Monday, September 12, 2005

happiness is . . . chocolate chip cookies!

If any of you know the Broadway musical "You're A Good Man, Charlie Brown," you'll get my reference in the title. If not, it's still pertinent.

I never posted my recipe for healthfully updated chocolate chip cookies the other day, because I wasn't completely sure about them. I've been munching on them the past few days, and have decided I LOVE them. So, I'm sharing. (The recipe, that is. The cookies are MINE!) For some odd reason, they are especially tasty chilled. This recipe makes about 30 small cookies. (Half what a standard cookie recipe makes. I can't eat a whole batch of cookies by myself, however much I might want to.) These are higher in fiber/whole grain, lower in fat, and lower in sugar than a traditional CCC, but taste pretty damn fabulous. Here goes:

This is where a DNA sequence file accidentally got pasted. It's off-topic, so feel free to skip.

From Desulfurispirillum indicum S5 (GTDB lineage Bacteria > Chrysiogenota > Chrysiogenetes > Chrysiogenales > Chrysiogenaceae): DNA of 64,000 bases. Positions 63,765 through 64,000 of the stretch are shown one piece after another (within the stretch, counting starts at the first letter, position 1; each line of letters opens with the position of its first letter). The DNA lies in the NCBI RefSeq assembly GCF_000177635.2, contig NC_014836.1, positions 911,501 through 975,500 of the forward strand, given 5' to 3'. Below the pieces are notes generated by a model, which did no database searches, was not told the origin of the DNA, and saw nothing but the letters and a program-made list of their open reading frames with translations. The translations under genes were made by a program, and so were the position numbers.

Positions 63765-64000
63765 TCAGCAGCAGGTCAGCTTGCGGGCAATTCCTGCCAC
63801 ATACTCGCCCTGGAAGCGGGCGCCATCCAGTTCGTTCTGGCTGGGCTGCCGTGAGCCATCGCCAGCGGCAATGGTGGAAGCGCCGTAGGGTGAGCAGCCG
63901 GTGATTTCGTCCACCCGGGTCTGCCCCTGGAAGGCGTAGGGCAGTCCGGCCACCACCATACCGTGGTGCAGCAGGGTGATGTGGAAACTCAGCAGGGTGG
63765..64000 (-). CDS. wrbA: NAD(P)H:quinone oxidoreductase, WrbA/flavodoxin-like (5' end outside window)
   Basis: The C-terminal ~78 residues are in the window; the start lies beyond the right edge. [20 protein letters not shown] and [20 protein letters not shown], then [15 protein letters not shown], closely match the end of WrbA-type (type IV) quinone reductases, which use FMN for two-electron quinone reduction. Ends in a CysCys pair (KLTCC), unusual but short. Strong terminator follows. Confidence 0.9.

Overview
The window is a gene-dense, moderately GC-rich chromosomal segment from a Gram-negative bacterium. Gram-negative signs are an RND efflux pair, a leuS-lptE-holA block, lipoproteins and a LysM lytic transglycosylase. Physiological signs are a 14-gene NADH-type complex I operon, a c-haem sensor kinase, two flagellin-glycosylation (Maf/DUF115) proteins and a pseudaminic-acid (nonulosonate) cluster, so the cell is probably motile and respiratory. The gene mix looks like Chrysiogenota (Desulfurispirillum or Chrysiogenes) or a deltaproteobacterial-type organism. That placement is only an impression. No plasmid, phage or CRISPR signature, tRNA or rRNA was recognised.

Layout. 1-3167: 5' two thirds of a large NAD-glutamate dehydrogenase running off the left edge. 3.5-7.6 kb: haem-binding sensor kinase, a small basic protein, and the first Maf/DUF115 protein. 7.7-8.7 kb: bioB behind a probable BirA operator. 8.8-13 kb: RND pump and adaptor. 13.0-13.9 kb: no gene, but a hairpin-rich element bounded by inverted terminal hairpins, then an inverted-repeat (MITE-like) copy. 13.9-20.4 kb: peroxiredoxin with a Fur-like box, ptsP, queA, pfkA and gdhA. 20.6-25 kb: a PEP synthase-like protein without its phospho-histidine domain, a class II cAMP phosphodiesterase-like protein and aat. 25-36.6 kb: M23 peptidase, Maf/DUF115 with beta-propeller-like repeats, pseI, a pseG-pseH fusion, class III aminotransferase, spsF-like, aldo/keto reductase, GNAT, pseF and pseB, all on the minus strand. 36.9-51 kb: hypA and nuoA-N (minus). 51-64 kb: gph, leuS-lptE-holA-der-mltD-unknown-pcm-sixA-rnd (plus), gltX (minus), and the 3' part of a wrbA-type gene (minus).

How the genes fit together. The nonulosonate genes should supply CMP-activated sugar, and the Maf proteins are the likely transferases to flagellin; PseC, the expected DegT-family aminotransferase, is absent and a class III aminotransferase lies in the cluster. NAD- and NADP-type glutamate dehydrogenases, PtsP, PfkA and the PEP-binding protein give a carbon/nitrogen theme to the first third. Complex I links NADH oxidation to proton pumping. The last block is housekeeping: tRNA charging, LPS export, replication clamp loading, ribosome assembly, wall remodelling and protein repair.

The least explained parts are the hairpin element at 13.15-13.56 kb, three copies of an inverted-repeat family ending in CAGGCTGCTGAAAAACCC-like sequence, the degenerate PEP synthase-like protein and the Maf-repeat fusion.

2 tablespoons butter (you could also use margarine)
1/3 cup natural sugar/raw sugar
1/2 tsp vanilla
6 tablespoons low fat vanilla yogurt (or soy yogurt)
2 1/2 teaspoons egg replacer (found in the natural foods aisle -- you could use 2 egg whites instead, but your dough may be a bit runnier)
1 cup quick cooking oatmeal
1 cup whole wheat pastry flour
1/4 tsp salt
1/2 teaspoon baking soda
1 cup grain-sweetened chocolate chips (or regular chocolate chips)

1. Cream together the butter and sugar. Stir in the vanilla, yogurt, and egg replacer.
2. Stir in the oats, flour, salt, and soda. Gently stir in chips.
3. Drop by rounded teaspoon fulls onto ungreased cookie sheets. (These cookies don't spread much, so feel free to jam them together on the baking sheets to speed things up. You may also want to squash them flat a bit, otherwise you'll have little round balls instead of cookie-looking things.) Bake 8 to 10 minutes at 350. Cool.

Enjoy, my friends.

You know, I post all of these crazy recipes up here, but I never hear back from you all as to whether you've tried any of these yourselves! I'd love your feedback, especially since a lot of this baking/cooking is experimental and in the early stages of development. (And if you don't want to make a whole batch of cookies and live nearby, I might be persuaded to share one, just to receive feedback. Just one, though!)

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